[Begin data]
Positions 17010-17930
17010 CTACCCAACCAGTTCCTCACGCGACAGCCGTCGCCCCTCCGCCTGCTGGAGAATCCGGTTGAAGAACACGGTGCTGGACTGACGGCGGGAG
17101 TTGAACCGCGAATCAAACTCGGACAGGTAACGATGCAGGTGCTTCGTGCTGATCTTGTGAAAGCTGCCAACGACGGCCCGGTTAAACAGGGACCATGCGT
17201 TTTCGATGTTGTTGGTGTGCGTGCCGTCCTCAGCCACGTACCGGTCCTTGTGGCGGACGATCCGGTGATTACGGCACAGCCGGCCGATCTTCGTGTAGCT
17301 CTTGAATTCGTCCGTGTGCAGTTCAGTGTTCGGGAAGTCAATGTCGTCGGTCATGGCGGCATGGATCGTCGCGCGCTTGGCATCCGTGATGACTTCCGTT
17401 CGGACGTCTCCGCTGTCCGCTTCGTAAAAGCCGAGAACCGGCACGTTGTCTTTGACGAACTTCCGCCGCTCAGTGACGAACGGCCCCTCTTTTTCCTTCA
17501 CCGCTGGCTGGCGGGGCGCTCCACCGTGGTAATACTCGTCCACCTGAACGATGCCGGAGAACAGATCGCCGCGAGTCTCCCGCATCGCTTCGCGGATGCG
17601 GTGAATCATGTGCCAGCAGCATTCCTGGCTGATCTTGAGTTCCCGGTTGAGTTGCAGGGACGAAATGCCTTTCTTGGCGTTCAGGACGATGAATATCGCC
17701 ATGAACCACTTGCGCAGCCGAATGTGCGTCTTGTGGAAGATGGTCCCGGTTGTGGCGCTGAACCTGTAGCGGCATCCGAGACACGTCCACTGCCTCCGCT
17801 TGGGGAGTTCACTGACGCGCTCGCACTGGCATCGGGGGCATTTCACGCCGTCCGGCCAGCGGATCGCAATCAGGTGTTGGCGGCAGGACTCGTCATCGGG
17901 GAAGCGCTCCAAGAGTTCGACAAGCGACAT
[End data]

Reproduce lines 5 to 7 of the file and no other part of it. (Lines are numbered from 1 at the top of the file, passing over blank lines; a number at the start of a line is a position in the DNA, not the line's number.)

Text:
17301 CTTGAATTCGTCCGTGTGCAGTTCAGTGTTCGGGAAGTCAATGTCGTCGGTCATGGCGGCATGGATCGTCGCGCGCTTGGCATCCGTGATGACTTCCGTT
17401 CGGACGTCTCCGCTGTCCGCTTCGTAAAAGCCGAGAACCGGCACGTTGTCTTTGACGAACTTCCGCCGCTCAGTGACGAACGGCCCCTCTTTTTCCTTCA
17501 CCGCTGGCTGGCGGGGCGCTCCACCGTGGTAATACTCGTCCACCTGAACGATGCCGGAGAACAGATCGCCGCGAGTCTCCCGCATCGCTTCGCGGATGCG